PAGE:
It’s Time to End the NCAA’s Corrupt Exploitation of Athletes
By: Leon H. Wolf (Diary) @ Red State
The Ninth Circuit issued a split-the-baby ruling yesterday in former UCLA athlete Ed O’Bannon’s ongoing antitrust litigation against the NCAA. Like most split-the-baby rulings, it left neither side happy and wasn’t particularly well grounded in law. Essentially, the ruling included two orders that were “favorable” to the plaintiffs, declaring that: a) The NCAA could no longer prohibit member schools from giving athletes full scholarships that truly cover the cost of tuition including incidentals like textbooks and b) that NCAA athletes must be allowed to earn up to $5000 in “names, images and licensing” (NIL) payments, deferred to the time that they leave school.
The first order makes good, common sense and I have no fundamental problem with it. The second, however, is nonsensical on its face. If, as the Ninth Circuit found (and I agree) the NCAA’s amatuerism rules with respect to players’ NIL rights are an unreasonable restraint on trade, then what is the possible logical basis for capping those payments at $5,000 and requiring that they be deferred until after graduation?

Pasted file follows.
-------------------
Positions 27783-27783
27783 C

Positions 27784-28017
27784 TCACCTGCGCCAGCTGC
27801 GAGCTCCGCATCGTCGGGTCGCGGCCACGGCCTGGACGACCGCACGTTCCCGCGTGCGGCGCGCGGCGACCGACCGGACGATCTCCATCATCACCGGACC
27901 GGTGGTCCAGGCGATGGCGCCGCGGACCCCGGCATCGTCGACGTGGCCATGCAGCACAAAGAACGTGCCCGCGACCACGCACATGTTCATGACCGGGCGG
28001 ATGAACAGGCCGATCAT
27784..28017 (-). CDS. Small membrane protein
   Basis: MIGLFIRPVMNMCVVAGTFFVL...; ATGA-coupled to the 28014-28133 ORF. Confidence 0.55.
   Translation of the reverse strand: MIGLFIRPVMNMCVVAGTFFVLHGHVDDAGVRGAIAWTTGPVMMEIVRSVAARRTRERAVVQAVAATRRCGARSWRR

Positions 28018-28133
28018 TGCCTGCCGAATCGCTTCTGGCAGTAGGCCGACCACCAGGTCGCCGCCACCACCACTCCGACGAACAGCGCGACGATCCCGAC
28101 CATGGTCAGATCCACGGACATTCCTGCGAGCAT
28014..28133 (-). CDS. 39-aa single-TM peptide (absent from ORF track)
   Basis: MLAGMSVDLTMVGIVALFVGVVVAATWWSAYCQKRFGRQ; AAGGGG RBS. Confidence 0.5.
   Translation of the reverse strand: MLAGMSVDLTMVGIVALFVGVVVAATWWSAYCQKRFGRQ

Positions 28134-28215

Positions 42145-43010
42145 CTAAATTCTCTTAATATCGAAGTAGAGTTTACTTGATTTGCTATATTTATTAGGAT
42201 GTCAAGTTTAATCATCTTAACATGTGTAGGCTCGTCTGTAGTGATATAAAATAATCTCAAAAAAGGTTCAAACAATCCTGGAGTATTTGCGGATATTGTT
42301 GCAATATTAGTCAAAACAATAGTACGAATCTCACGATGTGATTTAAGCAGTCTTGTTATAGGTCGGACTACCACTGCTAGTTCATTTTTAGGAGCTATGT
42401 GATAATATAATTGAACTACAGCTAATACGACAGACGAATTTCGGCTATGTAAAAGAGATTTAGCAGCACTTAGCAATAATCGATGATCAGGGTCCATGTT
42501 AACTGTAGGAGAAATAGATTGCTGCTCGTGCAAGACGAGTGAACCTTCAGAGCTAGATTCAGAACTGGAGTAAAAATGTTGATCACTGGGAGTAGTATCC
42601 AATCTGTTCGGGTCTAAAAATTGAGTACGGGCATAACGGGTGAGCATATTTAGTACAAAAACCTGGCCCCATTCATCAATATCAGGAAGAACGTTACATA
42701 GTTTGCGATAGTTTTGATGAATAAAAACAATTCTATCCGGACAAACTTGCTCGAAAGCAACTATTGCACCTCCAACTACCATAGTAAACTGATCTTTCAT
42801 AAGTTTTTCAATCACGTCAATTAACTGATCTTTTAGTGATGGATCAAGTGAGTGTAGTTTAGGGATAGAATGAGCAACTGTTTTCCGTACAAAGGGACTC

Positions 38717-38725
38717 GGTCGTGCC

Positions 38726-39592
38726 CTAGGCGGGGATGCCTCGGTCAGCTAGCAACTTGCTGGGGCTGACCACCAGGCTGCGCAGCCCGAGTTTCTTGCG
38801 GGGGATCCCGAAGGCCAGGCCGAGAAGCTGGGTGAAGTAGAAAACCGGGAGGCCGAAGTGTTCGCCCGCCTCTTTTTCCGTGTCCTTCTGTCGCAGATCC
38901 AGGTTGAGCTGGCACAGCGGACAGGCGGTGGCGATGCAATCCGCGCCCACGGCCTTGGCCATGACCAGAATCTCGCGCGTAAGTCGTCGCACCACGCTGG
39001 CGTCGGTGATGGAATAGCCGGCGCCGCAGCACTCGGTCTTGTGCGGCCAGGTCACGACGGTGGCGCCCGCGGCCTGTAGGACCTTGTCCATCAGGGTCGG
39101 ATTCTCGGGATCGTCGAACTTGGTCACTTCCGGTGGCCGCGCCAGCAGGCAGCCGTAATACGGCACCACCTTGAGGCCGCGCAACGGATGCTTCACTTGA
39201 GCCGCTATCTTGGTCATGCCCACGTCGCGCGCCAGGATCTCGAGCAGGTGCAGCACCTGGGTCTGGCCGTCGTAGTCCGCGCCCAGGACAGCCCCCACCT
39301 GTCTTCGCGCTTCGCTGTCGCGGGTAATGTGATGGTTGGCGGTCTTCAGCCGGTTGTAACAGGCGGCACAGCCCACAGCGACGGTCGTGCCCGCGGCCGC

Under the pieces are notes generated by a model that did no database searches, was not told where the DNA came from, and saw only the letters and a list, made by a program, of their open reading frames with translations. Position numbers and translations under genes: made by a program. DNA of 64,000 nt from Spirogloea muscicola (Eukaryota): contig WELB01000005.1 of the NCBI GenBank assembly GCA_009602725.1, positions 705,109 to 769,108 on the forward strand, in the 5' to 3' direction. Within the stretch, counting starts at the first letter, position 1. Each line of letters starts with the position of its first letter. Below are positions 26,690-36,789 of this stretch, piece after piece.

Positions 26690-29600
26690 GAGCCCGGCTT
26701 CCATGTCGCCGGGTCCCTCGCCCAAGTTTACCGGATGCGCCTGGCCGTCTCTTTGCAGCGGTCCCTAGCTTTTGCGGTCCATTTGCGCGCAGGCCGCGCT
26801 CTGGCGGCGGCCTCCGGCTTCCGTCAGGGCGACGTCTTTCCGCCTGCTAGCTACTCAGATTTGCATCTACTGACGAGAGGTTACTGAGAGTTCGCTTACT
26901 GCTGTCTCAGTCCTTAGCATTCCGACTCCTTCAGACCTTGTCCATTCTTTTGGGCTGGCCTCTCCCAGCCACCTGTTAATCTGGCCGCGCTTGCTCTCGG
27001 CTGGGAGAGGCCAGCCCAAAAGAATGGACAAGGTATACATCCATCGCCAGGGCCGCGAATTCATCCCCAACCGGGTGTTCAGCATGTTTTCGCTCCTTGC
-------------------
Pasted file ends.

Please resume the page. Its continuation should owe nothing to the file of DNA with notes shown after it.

This has always been the portion of the NCAA’s regime that has bothered me the most. I am at least partially sympathetic to the NCAA’s plea that it shouldn’t allow its member schools to pay athletes outright. The standard argument about the amount of money these programs make tends to view the sports in isolation – sure, football and men’s basketball viewed in isolation are revenue generation machines.
But the problem is that NCAA’s member schools are basically required – by law (thanks, Congress!) to have football and men’s basketball subsidize a bunch of women’s sports that no one wants to watch. As a result, this idea that college football players have that they should be paid a share of football revenue commensurate with their professional counterparts isn’t really sustainable fiscally – even if football, men’s basketball and baseball really do function as de facto minor leagues, and even if I think they should be paid something…..Share on Facebook